Published (reviewed and quality assured)
Justification for indicator selection
Precipitation is a major component of the hydrological cycle. The amount and spatial distribution of European precipitation is strongly influenced by circulation. Most precipitation over Europe is connected with the advection of maritime air masses from the Atlantic and the Mediterranean. The combination of changes in the precipitation regime and increases in air temperature can lead to extreme hydrological evens such a flooding and droughts. Some systems or sectors, closely connected with the hydrological cycle, are very sensitive to the combined effects of higher temperatures and changed precipitation characteristics. Within limits and at a cost, adaptation to many of the impacts is possible. These options will be briefly mentioned in the individual indicator sections.
Homogenous time series of monthly precipitation data and interpolation and gridding methods enable analysis of various periods from 1901 on various temporal and spatial scales. However, differences between climate models for future precipitation projections indicate higher uncertainty for regional and seasonal results than for temperature projections and observed precipitation trends.
- No rationale references available
- Observed changes in annual precipitation 1961-2006
- Modelled precipitation change between 1980-1999 and 2080-2099
Policy context and targets
In April 2009 the European Commission presented a White Paper on the framework for adaptation policies and measures to reduce the European Union's vulnerability to the impacts of climate change. The aim is to increase the resilience to climate change of health, property and the productive functions of land, inter alia by improving the management of water resources and ecosystems. More knowledge is needed on climate impact and vulnerability but a considerable amount of information and research already exists which can be shared better through a proposed Clearing House Mechanism. The White Paper stresses the need to mainstream adaptation into existing and new EU policies. A number of Member States have already taken action and several have prepared national adaptation plans. The EU is also developing actions to enhance and finance adaptation in developing countries as part of a new post-2012 global climate agreement expected in Copenhagen (Dec. 2009). For more information see: http://ec.europa.eu/environment/climat/adaptation/index_en.htm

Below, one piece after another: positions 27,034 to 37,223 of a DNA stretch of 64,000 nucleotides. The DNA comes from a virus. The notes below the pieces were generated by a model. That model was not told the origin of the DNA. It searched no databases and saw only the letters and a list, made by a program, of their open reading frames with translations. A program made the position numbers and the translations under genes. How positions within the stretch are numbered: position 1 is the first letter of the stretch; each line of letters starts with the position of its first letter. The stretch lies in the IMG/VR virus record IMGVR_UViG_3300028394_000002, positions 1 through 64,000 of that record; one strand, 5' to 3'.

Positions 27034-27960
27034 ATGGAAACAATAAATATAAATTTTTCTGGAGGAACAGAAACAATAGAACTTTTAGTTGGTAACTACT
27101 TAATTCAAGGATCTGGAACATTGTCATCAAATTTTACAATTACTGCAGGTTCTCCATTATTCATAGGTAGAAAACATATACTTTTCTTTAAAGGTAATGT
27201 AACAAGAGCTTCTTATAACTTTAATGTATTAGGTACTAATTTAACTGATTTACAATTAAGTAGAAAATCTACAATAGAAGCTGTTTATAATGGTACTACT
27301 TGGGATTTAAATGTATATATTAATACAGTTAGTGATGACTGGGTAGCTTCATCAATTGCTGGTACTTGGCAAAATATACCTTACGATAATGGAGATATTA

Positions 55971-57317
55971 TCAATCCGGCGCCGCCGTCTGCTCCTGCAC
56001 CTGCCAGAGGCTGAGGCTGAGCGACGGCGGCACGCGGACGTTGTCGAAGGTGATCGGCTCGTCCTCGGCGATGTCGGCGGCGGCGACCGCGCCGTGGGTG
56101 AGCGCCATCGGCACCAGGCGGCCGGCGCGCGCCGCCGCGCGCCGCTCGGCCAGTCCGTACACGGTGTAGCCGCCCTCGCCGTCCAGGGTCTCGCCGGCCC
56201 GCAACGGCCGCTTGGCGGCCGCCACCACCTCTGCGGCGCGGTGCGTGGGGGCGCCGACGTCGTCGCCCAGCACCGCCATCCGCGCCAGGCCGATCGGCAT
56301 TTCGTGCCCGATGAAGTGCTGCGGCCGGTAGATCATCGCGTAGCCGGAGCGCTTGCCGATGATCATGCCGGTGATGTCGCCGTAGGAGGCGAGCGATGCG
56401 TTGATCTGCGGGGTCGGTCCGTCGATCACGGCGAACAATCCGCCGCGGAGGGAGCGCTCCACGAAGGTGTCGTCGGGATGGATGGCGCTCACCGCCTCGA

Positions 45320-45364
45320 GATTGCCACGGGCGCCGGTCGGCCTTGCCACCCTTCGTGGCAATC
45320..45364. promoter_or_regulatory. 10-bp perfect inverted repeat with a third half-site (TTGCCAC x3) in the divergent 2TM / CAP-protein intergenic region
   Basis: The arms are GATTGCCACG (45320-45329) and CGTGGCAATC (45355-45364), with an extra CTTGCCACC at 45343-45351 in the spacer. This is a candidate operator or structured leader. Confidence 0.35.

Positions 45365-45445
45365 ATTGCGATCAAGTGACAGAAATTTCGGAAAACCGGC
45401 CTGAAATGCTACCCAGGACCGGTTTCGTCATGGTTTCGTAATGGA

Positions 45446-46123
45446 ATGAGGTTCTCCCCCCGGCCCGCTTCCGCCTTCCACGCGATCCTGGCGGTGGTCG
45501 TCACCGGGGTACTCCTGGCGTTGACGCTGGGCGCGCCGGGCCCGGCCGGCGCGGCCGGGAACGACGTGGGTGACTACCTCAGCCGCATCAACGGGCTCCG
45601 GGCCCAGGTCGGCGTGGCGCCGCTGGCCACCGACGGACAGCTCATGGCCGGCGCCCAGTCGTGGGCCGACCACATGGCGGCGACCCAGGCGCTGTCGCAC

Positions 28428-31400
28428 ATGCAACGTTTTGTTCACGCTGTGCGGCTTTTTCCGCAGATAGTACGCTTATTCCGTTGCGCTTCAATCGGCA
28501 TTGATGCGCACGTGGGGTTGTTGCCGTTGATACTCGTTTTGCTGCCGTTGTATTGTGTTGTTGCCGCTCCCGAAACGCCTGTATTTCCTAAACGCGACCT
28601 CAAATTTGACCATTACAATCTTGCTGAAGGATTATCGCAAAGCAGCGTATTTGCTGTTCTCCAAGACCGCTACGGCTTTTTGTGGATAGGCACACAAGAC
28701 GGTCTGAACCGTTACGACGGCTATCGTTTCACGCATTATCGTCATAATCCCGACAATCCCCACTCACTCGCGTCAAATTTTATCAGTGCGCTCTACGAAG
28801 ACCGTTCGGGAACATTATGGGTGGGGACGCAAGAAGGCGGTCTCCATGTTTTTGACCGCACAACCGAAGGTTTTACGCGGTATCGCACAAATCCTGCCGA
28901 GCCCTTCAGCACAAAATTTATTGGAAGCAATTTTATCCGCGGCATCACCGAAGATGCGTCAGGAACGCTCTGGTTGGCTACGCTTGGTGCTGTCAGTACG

No targets have been specified
Related policy documents
No related policy documents have been specified
Methodology for indicator calculation
Methodology for gap filling
No methodology references available.
EEA data references
- No datasets have been specified here.
External data references
Data sources in latest figures
Data sets uncertainty
Short term work
Work specified here requires to be completed within 1 year from now.
Long term work
Work specified here will require more than 1 year (from now) to be completed.
Responsibility and ownership
EEA Contact InfoBlaz Kurnik
Typology: Descriptive indicator (Type A - What is happening to the environment and to humans?)
For references, please go to www.eea.europa.eu/soer or scan the QR code.
This briefing is part of the EEA's report The European Environment - State and Outlook 2015. The EEA is an official agency of the EU, tasked with providing information on Europe’s environment.
PDF generated on 28 Mar 2015, 03:08 AM